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Simply Divine

Horses, natural beauty come together in Ojai

By AUDREY PAVIA for the Horsetrader - October 15th, 2014 - Feature Article, Horsetowns 2014
Chief's Peak

Chief’s Peak

OJAI — When director Frank Capra chose Ojai as the location for Shangri-La in the 1937 film “Lost Horizons,” it was no accident. Capra and many others before and since have recognized Ojai is one of the most divine places in California.

As with many places of great beauty, Ojai is home to horses. The equine community in Ojai is alive and well, despite a dogged economic comeback, and boasts trainers of many disciplines and horses of many breeds.

Special Town
The city of Ojai is nestled within the Ojai Valley, a picturesque 10-mile dale located 25 miles southeast of Santa Barbara. With its rolling hills and majestic coastal oaks, the Ojai Valley has attracted residents who appreciate natural beauty. Groves of avocados,olives and citrus flank the chaparral-covered hillsides, and Spanish-style architecture decorates the town, proving that some of Ojai’s beauty is manmade.

The surrounding Topa Topa Mountain Range, which runs east to west, is credited with giving Ojai residents something they call “the pink moment.” This is when light from the setting sun hits the Topa Topa Bluffs, bathing them in a bright pink glow.

Artists, musicians and actors call Ojai their home. The town hosts a number of unique shops, arts and crafts produced by local artisans, fine restaurants and a farmer’s market. Not far from town, in the outlying areas of the Valley, several resorts offer luxury and privacy to visitors.

The town of Ojai was the brainchild of Edward Drummond Libbey, an Ohio businessman who discovered the Ojai Valley in the early 1920s on a trip to the West. Libby was smitten with the Valley and moved to the tiny ranching town of Ojai and worked to develop it to the place it is today.

Ojai's Post Office

Ojai’s Post Office

Good Changes
Horses are very visible in the Ojai Valley, where training stables, breeding farms and backyard horse owners make up a good portion of the residents.

Cutting horse trainer Scott Weis grew up in Ojai and has called his 20-acre ranch home for much of his life. The facility that houses his operation was once a boarding stable owned by Weis’ parents. It was here that Weis developed his passion for horses as a child.

“While I was in high school, I used to break colts for money during summer vacation,” he says. “That was my initiation into the horse business.”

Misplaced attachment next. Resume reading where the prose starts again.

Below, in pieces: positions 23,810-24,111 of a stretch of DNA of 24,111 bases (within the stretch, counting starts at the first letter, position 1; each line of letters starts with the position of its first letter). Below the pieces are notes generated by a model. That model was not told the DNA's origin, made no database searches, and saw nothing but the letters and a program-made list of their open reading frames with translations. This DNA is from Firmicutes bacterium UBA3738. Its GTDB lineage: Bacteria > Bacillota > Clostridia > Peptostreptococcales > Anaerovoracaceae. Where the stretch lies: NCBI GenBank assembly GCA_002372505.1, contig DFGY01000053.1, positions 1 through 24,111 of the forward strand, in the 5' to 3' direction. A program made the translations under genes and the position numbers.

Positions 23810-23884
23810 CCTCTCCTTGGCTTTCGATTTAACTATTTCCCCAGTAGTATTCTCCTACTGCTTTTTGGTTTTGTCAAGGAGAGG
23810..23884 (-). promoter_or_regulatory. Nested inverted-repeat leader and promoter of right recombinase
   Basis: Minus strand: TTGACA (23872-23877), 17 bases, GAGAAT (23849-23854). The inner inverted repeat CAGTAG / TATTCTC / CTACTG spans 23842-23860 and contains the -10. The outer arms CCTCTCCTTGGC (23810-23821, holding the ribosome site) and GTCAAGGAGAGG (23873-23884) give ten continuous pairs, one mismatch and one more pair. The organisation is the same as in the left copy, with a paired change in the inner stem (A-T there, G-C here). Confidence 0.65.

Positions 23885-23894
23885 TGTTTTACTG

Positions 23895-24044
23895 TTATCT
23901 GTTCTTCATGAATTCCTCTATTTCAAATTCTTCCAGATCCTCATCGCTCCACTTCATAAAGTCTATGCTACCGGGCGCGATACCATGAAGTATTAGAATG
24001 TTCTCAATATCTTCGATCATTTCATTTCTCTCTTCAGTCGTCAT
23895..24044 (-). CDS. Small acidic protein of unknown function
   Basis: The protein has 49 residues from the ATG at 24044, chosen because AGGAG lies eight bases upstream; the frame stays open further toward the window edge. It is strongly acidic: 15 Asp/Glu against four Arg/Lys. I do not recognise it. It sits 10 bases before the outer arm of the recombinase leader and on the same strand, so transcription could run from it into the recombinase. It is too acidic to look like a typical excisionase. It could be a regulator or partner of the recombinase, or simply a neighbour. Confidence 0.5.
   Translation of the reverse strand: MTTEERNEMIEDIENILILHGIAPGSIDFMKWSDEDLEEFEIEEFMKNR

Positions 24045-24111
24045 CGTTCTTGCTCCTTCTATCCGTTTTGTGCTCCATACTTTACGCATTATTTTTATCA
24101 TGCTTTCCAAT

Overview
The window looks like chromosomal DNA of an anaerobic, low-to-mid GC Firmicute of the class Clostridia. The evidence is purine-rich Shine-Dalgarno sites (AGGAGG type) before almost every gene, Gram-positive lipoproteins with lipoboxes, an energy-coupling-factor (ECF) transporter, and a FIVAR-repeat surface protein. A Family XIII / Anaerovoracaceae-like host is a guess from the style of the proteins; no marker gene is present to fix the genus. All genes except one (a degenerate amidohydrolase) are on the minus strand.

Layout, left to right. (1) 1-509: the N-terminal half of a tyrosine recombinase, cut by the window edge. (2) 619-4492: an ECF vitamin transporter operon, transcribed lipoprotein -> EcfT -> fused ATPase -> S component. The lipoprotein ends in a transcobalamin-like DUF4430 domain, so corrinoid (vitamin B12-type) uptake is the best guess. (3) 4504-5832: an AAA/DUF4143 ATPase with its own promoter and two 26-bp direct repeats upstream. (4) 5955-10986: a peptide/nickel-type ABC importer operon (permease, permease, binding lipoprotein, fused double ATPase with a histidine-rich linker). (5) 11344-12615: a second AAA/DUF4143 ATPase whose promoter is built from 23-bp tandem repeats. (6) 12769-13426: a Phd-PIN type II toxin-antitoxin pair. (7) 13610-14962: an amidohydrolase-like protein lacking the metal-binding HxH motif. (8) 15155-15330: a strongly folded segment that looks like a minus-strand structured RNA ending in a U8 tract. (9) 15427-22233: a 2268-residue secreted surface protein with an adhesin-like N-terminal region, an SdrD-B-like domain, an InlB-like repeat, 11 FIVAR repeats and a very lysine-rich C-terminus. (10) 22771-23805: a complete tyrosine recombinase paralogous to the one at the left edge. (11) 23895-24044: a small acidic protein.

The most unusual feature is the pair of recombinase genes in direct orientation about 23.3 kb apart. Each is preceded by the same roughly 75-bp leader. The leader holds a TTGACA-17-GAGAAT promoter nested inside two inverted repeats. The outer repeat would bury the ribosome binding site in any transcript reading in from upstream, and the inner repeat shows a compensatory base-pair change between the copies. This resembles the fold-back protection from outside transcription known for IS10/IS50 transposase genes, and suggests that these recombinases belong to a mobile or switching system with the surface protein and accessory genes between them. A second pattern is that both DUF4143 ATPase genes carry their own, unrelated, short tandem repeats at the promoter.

Weis has seen Ojai change during the times he has lived there, but only for the better.

“A lot more new people have come to town over the past 25 years,” he says.“As a result, we’ve seen world class improvement in restaurants, and the addition of lots more shops. The area has grown a quite a bit but hasn’t lost its small town feeling.”

Evidence of a healthy horse community can be seen in the popularity of local trails rides and shows, many of which are sponsored by the Ojai Valley Sespe Riders of ETI Corral 57. The group puts on events at Soule Park, a community equestrian park in Ojai. At the ETI shows, Ojai Valley equestrians can exhibit their horses in everything from showmanship to English equitation to barrel racing, all on the same weekend.

Trail riding is a popular activity in Ojai, thanks in large part to the Ojai Valley Trail, an 18-mile path that begins in Ojai at SoulePark and ends near the ocean in Ventura after meeting up with the Ventura River Trail. Ridersshare the path, which is partially paved, with bike riders, joggers and walkers. The trail follows the path of the Ventura Rivers and an old Southern Pacific Railroad track bed.

Trail riders also trek through other parts of Ojai, much of which is part of Los Padres National Forest. A handful of equestrian trails are located within the Ojai Ranger District. Trail riders are treated to spectacular views of the Topa Topa Mountain Range, as well as dense chaparral and rippling streams.
Horses in Education Some of the schools in Ojai also include equestrian programs. Among them is the Thacher School, a co-educational boarding high school, founded in 1889.

Thacher School’s horse program welcomes students who are interested in riding–and some who don’t necessarily feel that way at the start. During their first year at Thacher, all freshmen learn the basics of horsemanship by caring for a horse: mucking his corral, feeding him morning and evening, and exercising him in the afternoon. The program aims to make the horse and rider a team.

Orange Groves

Orange Groves

In the fall, students work to pass their Rider’s Tests and then toward competing in the Big Gymkhana–a grand finale to the year for all riders. Students also take at least one overnight
horse-packing trip during the year.